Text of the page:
Receiving the New Diagnosis of Alzheimer’s Dementia

Learn about the realities and emotions of receiving a diagnosis of Alzheimer's Disease, and find ways to support and cope with a loved one who has been affected. Personal insights from a family member and caregiver.

Receiving the New Diagnosis of Alzheimer’s Dementia
Have you received a Diagnosis of Alzheimer's Dementia?

By Judy Morton

Receiving the new diagnosis of Alzheimer’s for my FIL, was devastating.

I’m a caregiver. I’ve been taking care of various family members since 1982. I’ve dealt with at least 3 different types of cancer, various surgeries, COPD, CHF, glaucoma, Parkinson’s disease, TIAs and mini-strokes, severe strokes, dementia caused by cancer, strokes and Parkinson’s, broken bones and injured joints… and now I’m going to learn how to care for someone with Alzheimer’s Disease.

There’s something about those words “Alzheimer’s Disease” that has the power to frighten and intimidate. We’ve “known” for a while that my FIL has some form of dementia. We’ve known for a month that this is not just a guess, but an actual diagnosis from a neurologist. But it was only this afternoon that the doctor said “Alzheimer’s”.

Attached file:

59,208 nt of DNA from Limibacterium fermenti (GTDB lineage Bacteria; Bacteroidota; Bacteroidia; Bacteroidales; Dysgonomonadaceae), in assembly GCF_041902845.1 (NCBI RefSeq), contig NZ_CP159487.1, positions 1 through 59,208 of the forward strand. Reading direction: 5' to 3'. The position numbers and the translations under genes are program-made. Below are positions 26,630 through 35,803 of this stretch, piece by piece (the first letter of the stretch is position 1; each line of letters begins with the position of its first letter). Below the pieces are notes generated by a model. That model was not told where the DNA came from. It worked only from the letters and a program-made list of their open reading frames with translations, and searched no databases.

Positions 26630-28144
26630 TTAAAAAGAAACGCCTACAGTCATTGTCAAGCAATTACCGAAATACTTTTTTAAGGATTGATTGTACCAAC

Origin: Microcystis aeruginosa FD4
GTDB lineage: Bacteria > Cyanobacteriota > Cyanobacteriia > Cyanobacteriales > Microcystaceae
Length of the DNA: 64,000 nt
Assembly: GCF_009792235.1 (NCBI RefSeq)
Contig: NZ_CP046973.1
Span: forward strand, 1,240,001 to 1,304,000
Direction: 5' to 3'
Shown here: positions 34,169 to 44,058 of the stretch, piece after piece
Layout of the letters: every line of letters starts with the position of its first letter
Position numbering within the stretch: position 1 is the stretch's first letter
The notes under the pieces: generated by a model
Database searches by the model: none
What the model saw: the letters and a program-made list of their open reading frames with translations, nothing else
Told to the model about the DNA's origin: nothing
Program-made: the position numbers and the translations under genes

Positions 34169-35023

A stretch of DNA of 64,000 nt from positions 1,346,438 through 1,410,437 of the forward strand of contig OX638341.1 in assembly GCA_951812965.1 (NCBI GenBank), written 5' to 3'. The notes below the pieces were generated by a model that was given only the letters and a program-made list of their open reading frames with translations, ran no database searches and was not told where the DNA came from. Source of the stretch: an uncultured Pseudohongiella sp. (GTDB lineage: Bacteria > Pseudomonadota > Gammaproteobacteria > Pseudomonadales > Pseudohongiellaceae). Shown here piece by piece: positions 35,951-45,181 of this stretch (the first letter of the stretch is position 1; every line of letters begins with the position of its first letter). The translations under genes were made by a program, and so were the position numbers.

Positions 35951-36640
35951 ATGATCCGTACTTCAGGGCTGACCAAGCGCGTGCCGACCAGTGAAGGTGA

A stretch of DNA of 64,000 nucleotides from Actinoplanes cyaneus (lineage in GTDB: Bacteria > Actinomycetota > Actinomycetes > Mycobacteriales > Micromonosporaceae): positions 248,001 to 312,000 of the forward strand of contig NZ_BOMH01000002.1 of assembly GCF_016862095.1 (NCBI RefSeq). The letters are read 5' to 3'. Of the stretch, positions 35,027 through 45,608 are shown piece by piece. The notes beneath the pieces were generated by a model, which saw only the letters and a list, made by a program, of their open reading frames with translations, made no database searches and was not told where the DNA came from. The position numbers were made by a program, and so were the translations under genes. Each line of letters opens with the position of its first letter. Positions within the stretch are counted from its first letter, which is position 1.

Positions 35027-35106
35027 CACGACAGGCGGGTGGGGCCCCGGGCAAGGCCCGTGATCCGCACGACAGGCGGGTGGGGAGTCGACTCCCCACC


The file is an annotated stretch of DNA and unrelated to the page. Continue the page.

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There is still such a stigma with the diagnosis of dementia – any kind of dementia. FIL has tried for a month to ignore the initial dementia diagnosis, because to him it’s a sign of some sort of weakness. Frankly, knowing FIL’s family history and about his TIAs, I really thought it would be vascular dementia, but nope. It’s Alzheimer’s Disease.

And “Alzheimer’s” has such an intimidating, menacing sound to it. As experienced as I am with taking care of people, as much as I’ve seen, done, dealt with over the past 30 years, to hear that word associated with someone I know and care about is scary, even to me. It is the thought of my FIL losing more and more of himself as this ugly disease progresses. It is the thought that my husband himself might actually be susceptible to it, and might eventually succumb and lose himself, his memories…

…it is the fact that “Alzheimer’s Disease” isn’t an abstract something that has happened to a friend of a friend, or even someone I know, but to a member of my family. It’s really hit home this time.

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